Finding a Drum Teacher

Migaluch

Senior Member
Hey Drummerworlderlings, I am a formally untaught drummer and have been teaching myself to play via online lessons for the past year and this summer i will be getting real lessons with a teacher. I am just wondering how i should go about finding the right teacher and how can i know that he (or she... wait... is it possible?) is good and will get me the most progress. I don't know where to look but how can i find a good teacher that will really help me?
 

Big Foot

Silver Member
Basically here are a few things you should look for;

1. should be a professional player (w/ some years of experience).
2. university or college grad in music
3. he or she should have a good student base (don't be the first student - if he's charging full rate)
4. they should present themselves as a professional ( ie. if his studio is a one room flat w/ his mattress on the floor next to the kit keep looking - especially if he's charging full rate. he doesn't gig in his pj's does he?)
5. you should like him/her and he /she should return the vibe.
Also, give him a chance and be patient but don't be afraid to move on if things don't work for you.
I'm sure others will have more to add...
 
I think it completely depends on what aspects of drumming you want to learn really!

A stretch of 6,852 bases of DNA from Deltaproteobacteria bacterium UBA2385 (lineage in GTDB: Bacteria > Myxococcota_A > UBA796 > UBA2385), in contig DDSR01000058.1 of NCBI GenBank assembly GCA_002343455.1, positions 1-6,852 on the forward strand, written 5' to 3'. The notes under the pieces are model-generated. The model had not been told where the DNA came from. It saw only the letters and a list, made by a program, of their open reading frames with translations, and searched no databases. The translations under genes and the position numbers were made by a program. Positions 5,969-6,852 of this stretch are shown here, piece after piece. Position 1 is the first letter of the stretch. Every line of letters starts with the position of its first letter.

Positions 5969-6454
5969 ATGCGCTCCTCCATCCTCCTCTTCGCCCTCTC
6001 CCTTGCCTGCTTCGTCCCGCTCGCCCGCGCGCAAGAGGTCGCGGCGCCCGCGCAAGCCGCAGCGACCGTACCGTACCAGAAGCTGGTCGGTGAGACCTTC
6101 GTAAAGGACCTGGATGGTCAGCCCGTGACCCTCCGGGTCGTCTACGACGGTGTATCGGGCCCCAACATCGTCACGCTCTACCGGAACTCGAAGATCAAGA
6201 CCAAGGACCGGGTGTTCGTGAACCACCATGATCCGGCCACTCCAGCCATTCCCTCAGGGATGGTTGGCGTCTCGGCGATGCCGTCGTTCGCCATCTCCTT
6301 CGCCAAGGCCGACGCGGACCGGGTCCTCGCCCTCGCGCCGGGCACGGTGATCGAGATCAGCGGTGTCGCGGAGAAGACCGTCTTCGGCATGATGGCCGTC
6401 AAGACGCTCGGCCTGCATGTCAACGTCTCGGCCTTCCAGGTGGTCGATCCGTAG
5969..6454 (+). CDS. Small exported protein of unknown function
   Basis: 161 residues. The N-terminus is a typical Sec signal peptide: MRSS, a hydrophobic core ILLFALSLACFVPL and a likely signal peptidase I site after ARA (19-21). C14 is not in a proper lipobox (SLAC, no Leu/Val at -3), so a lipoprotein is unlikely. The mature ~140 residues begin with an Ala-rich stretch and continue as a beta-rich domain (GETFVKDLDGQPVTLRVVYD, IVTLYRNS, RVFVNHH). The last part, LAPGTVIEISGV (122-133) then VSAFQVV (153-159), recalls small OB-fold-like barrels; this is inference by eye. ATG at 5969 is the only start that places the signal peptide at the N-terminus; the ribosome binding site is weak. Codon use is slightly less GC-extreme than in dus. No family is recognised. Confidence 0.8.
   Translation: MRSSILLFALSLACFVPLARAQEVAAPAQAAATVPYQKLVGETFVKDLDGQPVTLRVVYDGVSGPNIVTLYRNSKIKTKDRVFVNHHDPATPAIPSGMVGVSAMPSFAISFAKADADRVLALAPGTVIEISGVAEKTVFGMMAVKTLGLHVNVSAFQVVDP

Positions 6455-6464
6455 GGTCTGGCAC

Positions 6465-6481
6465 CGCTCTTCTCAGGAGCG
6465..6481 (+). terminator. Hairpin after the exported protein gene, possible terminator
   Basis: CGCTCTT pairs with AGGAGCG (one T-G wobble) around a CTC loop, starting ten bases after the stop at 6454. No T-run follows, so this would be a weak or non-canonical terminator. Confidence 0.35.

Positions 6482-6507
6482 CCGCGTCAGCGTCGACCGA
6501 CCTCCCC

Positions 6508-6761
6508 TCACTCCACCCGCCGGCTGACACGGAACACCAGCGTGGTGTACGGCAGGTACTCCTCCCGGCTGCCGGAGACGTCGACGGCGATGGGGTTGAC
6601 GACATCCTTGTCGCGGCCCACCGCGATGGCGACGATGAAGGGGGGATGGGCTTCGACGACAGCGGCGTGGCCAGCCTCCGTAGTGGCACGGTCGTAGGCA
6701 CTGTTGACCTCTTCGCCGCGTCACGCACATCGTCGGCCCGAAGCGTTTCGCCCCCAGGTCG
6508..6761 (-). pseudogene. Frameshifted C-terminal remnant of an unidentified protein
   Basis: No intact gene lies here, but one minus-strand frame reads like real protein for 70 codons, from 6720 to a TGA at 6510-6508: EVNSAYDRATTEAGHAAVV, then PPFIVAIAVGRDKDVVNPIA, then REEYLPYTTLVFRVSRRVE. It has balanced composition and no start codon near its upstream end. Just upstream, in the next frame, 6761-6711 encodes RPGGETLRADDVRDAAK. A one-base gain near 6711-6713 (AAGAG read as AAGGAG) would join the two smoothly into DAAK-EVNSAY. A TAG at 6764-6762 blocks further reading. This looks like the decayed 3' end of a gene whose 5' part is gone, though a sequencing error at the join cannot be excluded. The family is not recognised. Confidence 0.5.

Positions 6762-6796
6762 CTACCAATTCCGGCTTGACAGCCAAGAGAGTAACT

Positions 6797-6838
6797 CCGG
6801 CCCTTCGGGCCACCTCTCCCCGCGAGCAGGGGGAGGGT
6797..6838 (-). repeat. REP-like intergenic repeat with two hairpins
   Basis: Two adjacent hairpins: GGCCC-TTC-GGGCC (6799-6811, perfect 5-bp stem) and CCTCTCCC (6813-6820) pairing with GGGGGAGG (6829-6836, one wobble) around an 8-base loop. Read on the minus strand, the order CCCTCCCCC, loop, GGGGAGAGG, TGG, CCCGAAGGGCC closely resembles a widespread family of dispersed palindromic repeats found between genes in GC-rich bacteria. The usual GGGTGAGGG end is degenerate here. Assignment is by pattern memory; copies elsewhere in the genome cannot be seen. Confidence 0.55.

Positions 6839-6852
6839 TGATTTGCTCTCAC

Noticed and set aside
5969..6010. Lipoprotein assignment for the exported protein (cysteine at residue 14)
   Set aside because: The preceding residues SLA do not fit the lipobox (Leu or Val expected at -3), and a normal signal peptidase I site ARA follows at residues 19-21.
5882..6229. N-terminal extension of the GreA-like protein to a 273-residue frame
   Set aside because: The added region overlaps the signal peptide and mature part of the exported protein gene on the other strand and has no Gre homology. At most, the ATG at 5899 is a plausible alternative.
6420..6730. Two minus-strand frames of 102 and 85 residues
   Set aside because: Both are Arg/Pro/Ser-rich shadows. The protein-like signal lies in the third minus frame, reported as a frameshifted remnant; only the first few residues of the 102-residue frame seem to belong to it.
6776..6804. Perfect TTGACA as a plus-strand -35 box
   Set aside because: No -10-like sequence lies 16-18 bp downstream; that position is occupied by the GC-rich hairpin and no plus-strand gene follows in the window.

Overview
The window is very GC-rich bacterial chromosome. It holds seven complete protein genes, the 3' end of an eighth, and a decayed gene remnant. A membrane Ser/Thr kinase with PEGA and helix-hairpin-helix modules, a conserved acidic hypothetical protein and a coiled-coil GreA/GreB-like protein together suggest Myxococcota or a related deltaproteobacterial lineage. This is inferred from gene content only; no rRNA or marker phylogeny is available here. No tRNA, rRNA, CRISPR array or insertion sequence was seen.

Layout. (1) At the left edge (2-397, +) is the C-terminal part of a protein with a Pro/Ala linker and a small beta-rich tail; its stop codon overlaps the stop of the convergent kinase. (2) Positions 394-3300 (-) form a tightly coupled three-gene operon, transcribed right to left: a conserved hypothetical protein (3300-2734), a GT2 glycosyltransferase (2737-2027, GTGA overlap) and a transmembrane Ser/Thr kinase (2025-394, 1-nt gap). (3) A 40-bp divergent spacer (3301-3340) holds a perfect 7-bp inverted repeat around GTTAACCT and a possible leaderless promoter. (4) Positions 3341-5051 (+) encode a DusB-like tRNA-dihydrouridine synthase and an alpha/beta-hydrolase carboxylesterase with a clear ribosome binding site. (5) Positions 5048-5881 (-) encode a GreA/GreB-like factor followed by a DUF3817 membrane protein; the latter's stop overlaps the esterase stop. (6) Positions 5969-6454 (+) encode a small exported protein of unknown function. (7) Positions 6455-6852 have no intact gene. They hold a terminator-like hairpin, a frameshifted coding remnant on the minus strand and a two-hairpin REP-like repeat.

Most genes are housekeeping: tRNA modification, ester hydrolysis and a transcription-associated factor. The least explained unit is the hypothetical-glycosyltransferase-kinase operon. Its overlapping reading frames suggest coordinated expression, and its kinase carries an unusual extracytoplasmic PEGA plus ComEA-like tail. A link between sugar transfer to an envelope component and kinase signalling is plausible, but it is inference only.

My first ever teacher was a very friendly by-the-book teacher. Sightreading, grades etc. The standard learning process which teaches you all you need to know about the instrument and how to play it.

However, I learned more from my second teacher. He taught me more basic sightreading, and very general things but more importantly he taught me things that you wouldn't be able to pick up simply from theory. How to feel, why accents sound good in certain places, how to really lock into the song. He introduced me to a variety of music. I was a very young rocker type, and he introduced me to prog, funk, jazz, all sorts of stuff. That developed my playing a lot.

The guy (as far as I know) had no qualification from college/university. We did, however, have the lessons at a cool home-built studio.

There are good and bad sides to both types, it really depends what you want. Though I find it really easy to jam and click with other musicians, there's some technical stuff I never really learned, and this does make me somewhat of a flawed drummer. Having said that, I know I made the right decision sticking with the second teacher rather than the first.
 

jeffwj

Platinum Member
A lot of students say they sign up with me because of my credentials - see my website. You may want to look for similar credentials in your teachers.

Unfortunately, not every teacher has a website with their bio and experience online. So my suggestion is to find a few people in the area that are known as the top teachers. Take a lesson with each of them. You should be able to tell which one(s) are just talk and which know what they are talking about. Choose the one you feel is the most knowledgeable - and the one who can get his/her points across easily.

I think a good teacher will address reading and technique on snare drum. He/she will also help to develop coordination, styles, and musicality on drum set. Many teachers such as myself are using media such as DVDs in the lesson to reinforce concepts. I also use audio and video recording to analyze the student's technique and overall playing.

Jeff
 
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